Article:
"Summersby" is actually a thinly modernized retelling of "The Return of
Martin Guerre"---a true story of stolen identity from ealry modern France.
Natalie Zemon Davis did a study of the case, and there's a great movie
version of it. There is absolutely no religious subtext that I've ever
been able to see in the original---is it as clear as Shan suggests in the
And to be horribly prosaic: whatever the law was in the nineteenth-century
U.S., it was certainly a capital crime in the sixteenth century to steal
somebody's land and wife.
>There was a marvellous film about a man who returns from the Civil War (USA)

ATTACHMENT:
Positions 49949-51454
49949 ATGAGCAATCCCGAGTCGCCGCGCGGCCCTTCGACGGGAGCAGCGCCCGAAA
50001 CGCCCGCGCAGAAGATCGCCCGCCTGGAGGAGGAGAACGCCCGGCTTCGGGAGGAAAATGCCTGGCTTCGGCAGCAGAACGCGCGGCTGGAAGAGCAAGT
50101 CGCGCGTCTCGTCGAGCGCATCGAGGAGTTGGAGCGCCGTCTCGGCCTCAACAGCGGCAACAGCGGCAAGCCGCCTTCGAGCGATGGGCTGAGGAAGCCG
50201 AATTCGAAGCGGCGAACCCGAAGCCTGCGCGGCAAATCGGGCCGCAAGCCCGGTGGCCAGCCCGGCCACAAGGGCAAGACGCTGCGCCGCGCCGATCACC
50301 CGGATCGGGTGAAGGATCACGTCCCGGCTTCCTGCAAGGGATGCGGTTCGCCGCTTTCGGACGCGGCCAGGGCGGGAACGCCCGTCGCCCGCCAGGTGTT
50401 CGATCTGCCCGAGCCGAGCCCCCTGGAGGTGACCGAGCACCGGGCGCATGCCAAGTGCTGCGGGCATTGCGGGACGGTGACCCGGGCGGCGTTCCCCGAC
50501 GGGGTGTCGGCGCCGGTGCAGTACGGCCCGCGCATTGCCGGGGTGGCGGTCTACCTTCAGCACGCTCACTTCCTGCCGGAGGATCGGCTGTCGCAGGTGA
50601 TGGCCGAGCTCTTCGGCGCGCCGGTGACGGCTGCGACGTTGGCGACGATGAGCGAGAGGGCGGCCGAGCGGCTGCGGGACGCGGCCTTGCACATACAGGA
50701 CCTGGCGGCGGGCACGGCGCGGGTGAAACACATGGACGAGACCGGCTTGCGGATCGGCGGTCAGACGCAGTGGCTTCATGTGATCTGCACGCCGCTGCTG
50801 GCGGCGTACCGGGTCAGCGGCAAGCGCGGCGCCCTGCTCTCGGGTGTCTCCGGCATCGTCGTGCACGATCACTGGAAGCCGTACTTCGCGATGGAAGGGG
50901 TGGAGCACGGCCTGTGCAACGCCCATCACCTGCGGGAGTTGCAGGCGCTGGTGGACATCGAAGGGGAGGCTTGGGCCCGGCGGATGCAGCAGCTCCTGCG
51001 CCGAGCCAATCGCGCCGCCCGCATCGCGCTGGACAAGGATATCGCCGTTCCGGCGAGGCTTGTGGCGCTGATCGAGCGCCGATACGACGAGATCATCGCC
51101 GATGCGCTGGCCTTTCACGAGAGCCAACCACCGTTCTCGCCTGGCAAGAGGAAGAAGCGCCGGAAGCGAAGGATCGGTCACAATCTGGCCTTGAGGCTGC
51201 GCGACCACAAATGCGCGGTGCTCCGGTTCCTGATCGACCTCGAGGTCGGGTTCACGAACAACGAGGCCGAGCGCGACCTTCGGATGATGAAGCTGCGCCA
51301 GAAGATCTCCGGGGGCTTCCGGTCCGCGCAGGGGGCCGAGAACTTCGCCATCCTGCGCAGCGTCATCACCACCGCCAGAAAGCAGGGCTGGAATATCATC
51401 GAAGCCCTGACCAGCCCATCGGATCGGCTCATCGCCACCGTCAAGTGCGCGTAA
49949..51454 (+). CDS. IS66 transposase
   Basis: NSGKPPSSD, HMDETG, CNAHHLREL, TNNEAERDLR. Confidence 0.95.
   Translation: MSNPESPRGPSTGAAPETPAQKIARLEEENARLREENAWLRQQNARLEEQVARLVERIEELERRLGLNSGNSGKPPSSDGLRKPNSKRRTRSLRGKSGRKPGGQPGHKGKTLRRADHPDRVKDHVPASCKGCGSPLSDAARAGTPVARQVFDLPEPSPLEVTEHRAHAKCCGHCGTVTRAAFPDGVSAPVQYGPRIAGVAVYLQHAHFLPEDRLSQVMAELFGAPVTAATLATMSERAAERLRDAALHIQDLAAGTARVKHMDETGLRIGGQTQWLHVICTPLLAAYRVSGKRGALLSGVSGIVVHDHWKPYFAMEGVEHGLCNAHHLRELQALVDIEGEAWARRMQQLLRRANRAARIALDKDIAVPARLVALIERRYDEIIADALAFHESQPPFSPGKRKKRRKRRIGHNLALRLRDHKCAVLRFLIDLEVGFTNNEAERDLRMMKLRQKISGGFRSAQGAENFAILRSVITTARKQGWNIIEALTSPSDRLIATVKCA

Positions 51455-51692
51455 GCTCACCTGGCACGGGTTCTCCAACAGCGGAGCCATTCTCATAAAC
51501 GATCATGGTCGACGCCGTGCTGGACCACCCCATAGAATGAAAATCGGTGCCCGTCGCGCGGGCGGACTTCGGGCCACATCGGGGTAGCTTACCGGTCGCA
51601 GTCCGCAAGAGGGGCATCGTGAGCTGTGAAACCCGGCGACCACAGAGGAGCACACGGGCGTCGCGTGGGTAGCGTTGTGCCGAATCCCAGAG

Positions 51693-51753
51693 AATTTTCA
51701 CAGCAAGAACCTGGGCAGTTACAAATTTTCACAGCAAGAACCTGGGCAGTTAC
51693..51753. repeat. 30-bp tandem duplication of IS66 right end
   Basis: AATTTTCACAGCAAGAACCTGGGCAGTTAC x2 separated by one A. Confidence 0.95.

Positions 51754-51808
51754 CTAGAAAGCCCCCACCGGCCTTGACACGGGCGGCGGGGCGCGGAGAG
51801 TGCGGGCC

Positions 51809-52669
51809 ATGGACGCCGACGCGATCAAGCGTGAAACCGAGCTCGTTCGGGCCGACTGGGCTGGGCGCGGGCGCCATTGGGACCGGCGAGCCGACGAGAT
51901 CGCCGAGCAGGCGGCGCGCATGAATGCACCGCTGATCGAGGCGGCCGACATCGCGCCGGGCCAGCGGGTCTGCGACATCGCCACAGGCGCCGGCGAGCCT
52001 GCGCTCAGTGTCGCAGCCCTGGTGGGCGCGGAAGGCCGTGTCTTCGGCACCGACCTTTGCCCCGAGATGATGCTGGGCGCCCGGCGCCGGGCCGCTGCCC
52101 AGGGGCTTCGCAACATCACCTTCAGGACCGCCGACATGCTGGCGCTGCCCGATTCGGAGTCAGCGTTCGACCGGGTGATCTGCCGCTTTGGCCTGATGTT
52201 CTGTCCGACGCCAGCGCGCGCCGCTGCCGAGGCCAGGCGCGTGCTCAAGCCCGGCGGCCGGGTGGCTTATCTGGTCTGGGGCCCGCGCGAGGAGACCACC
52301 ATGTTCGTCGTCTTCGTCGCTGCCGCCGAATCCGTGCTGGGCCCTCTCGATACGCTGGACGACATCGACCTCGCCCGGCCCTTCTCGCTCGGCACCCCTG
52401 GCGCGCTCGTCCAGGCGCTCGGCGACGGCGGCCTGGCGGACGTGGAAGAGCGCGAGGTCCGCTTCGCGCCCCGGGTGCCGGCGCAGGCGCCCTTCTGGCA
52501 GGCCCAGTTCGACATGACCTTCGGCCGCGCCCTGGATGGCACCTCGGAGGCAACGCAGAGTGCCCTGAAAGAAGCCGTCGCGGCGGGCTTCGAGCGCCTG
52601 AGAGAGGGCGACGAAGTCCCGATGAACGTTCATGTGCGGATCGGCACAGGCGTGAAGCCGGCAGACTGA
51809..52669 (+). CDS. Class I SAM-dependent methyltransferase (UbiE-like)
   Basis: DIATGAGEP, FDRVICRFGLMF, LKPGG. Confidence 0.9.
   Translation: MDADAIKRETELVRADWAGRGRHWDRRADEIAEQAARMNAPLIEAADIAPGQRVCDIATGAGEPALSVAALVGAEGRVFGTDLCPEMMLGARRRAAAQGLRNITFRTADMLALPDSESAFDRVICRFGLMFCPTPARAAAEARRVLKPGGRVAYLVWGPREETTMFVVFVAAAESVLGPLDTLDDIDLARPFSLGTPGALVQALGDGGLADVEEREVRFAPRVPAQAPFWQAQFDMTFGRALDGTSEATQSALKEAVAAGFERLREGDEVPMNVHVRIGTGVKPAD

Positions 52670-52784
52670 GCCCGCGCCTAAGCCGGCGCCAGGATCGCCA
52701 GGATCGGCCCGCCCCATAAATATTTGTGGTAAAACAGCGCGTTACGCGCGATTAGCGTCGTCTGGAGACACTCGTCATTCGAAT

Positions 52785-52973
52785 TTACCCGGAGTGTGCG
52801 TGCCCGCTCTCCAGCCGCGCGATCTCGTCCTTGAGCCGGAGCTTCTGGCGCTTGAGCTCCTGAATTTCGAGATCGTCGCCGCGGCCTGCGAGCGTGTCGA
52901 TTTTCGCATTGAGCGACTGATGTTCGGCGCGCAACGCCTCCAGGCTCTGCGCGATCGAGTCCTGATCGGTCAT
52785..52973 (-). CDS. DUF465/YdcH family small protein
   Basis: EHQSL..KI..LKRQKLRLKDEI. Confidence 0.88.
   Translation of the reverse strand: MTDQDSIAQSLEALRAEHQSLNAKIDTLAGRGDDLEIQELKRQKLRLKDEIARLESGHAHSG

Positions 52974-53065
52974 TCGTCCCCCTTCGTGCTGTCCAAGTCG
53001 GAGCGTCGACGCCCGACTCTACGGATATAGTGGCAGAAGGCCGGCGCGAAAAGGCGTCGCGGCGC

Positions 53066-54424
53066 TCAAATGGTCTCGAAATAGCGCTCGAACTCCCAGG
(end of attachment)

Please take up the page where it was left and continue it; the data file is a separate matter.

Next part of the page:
>to his aristocratic wife and then with her, rejuvenates the failing fortunes
>of the estate, including the ordinary working people. Poignant footage
>displays their struggle to save the harvest etc.
>He is then exposed as an impostor and not her husband at all. A court case
>ensues and for some reson I can't remember, he is executed.
>The story is clearly an analogue of the Sacrificial God who is chosen by the
>Goddess to revive her and the Land (in the film the wife knows he is not her
>returned husband but chooses to let him stay as if he were). His death is
>clearly marked as the sacrifice of a blameless male for the good of the
>Sorry I can't remember the name. I'm sure someone else will.
>Associate Lecturer, University College Chichester
>Ovular - online education
>ONLINE EVENTS NOTICEBOARD RELIGION & GENDER
>RELIGION & GENDER ONLINE FEB 15 -MAR 29
Dr. Phyllis G. Jestice
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